The diplomatic twists and turns in the talks about leaving the EU and agreeing a future trade deal may seem bewildering. But one person who has seen it all before is retired diplomat Lord David Hannay. A key part of the team that negotiated Britain's entry into the then EEC, Hannay was the UK ambassador to the EU from 1985 to 1990. He is currently a senior member of the European Union Committee in the House of Lords.
"Getting an agreement over the divorce terms, including the money that we have to pay the EU was definitely an important breakthrough and a good thing", says Hannay. But it's important not to "exaggerate things". After all, the agreement left "a lot of loose ends which have to be tied up in any final transition treaty". At the moment, the rest of the EU countries ("EU27") are discussing among themselves the instructions they will give to their negotiating team, lead by Michel Barnier. Once that is agreed, talks between Britain and the EU can begin in earnest.
One major hope among supporters of Brexit is that the EU countries' differing attitudes will force a fracture, allowing the UK to play them off against each other. However, Hannay thinks that this is very unlikely. Of course, Britain's major trading partners such as Sweden, The Netherlands and Denmark will want to retain closer post-Brexit links than countries such as Spain and Portugal, who don't trade as much with us. Eastern Europe will want to continue freedom of movement. But it is France and Germany (assuming Angela Merkel is able to form a government) that will play the biggest role in determining Europe's line. Some experts see Italy as a possible wild card, but elections in March are likely to be inconclusive. This will result in a lengthy period of coalition building, with the eventual government falling into line with whatever the rest of Europe agrees.
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The British government, however, "doesn't seem to have any agreed strategy, or even idea of what it wants the end state after the transition to look like", says Hannay. The prime minister "was clear in her Florence speech that she wants free movement to end and that she doesn't want the European Court of Justice to have any jurisdiction over the UK". But she hasn't articulated a positive vision for Britain's post-Brexit relationship with the EU, beyond "generalities". In effect, "she's given Brussels a long lists of of don'ts, but hasn't provided any dos".
Canada Plus Plus is just a slogan
Even the desire for a "Canada Plus Plus" (a free trade deal with enhanced access in certain areas) seems to be "just a slogan". In Hannay's view, any economic partnership will have to involve agreements on issues such as justice and home affairs, plus science and innovation, all of which have been "untouched" so far. While it's "impossible to tell" what sort of access can be agreed, he is "pessimistic" about the sort of access that Britain's banks and financial institutions can secure. In his view, "it is very unlikely that we can get anything close to passporting if we continue to draw all these red lines".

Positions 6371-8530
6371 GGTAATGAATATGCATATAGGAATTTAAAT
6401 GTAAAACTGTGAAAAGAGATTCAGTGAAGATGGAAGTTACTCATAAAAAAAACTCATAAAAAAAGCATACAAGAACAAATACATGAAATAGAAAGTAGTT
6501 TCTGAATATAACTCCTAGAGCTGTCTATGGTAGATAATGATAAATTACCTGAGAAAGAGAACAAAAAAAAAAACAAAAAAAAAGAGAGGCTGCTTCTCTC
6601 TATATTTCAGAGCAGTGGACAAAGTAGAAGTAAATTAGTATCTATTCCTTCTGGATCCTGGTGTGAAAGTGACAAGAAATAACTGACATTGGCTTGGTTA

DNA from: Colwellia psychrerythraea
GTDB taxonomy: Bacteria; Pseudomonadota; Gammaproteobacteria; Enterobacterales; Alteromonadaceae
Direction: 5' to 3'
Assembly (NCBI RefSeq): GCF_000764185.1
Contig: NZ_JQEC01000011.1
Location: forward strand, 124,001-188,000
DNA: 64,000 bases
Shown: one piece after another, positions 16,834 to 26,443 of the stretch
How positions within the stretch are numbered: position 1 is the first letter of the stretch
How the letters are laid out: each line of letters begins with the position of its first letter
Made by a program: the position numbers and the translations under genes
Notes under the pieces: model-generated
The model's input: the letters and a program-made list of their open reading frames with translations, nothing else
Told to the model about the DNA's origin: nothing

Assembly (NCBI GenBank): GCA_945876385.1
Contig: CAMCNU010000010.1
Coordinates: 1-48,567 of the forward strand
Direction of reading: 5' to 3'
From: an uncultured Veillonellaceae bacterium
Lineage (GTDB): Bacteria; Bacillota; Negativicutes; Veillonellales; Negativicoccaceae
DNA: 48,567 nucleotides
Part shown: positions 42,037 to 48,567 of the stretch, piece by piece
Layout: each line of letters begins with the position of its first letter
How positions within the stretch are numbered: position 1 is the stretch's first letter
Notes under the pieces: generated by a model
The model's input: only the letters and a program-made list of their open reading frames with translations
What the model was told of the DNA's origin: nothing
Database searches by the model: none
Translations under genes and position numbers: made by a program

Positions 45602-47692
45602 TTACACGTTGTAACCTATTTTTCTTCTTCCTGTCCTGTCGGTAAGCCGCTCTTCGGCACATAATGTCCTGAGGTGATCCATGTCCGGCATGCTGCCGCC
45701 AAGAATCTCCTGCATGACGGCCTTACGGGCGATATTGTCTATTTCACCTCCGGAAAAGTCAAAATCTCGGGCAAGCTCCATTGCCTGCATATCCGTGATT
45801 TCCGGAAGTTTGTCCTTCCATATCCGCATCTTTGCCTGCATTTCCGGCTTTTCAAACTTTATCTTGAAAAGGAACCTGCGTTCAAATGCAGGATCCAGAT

The idea of securing a trade deal by the end of 2020, the period at which the government wants the transition period to have finished by, is "pretty ambitious" argues Hannay. This means that "there is a strong case for a longer transition period" though such a move would "be very unpopular within certain parts of the government". In any case, if the end deal ends up being little more than a free trade agreement, "then you could argue that you are only replacing one cliff-edge for business with another".
Of course, if the government suddenly decided to adopt the EEA as a model for future arrangements then this would "clarify things quite a lot", especially since Europe "has had a lot of experience working with Iceland, Norway and Lichtenstein". At the least it "would be a striking alternative to the long list of negatives coming from the government at the moment". Sadly, such a sensible solution looks unlikely "as it would contradict what Theresa May said last year in Florence". The Prime Minister "seems to be conducting policy based on what will keep the Conservatives together, which is not the best way to make decisions".
Matthew graduated from the University of Durham in 2004; he then gained an MSc, followed by a PhD at the London School of Economics.
He has previously written for a wide range of publications, including the Guardian and the Economist, and also helped to run a newsletter on terrorism. He has spent time at Lehman Brothers, Citigroup and the consultancy Lombard Street Research.
Matthew is the author of Superinvestors: Lessons from the greatest investors in history, published by Harriman House, which has been translated into several languages. His second book, Investing Explained: The Accessible Guide to Building an Investment Portfolio, is published by Kogan Page.
As senior writer, he writes the shares and politics & economics pages, as well as weekly Blowing It and Great Frauds in History columns He also writes a fortnightly reviews page and trading tips, as well as regular cover stories and multi-page investment focus features.
Follow Matthew on Twitter: @DrMatthewPartri
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